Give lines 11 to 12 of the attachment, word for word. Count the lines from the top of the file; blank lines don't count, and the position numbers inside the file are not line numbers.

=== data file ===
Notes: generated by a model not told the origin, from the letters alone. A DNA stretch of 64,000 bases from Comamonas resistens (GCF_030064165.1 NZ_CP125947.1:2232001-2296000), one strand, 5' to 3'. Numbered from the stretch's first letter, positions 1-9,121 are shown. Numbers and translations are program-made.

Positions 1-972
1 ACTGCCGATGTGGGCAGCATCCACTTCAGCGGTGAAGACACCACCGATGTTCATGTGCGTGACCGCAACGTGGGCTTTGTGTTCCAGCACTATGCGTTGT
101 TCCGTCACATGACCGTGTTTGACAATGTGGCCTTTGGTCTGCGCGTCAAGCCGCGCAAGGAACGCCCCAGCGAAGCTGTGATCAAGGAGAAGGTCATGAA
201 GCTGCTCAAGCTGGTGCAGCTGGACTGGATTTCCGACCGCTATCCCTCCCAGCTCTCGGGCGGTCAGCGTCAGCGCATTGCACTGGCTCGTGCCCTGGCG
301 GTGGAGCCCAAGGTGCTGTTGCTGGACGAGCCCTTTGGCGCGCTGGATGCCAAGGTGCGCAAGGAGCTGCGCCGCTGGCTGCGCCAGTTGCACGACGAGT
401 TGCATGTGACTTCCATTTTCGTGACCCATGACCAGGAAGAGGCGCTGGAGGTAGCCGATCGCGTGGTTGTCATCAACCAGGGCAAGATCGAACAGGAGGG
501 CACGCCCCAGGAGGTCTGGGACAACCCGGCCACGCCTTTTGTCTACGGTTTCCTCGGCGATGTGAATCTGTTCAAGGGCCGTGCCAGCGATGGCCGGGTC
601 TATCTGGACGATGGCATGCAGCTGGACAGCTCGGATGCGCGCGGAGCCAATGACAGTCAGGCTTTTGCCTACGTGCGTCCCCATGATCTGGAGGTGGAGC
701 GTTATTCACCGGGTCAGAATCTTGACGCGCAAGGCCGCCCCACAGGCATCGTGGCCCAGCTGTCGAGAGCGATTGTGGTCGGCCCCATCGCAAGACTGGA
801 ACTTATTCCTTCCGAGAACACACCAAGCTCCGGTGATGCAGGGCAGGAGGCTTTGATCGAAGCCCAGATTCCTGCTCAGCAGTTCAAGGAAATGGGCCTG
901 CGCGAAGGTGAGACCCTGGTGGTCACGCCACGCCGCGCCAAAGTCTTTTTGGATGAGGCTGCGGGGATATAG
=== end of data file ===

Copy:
801 ACTTATTCCTTCCGAGAACACACCAAGCTCCGGTGATGCAGGGCAGGAGGCTTTGATCGAAGCCCAGATTCCTGCTCAGCAGTTCAAGGAAATGGGCCTG
901 CGCGAAGGTGAGACCCTGGTGGTCACGCCACGCCGCGCCAAAGTCTTTTTGGATGAGGCTGCGGGGATATAG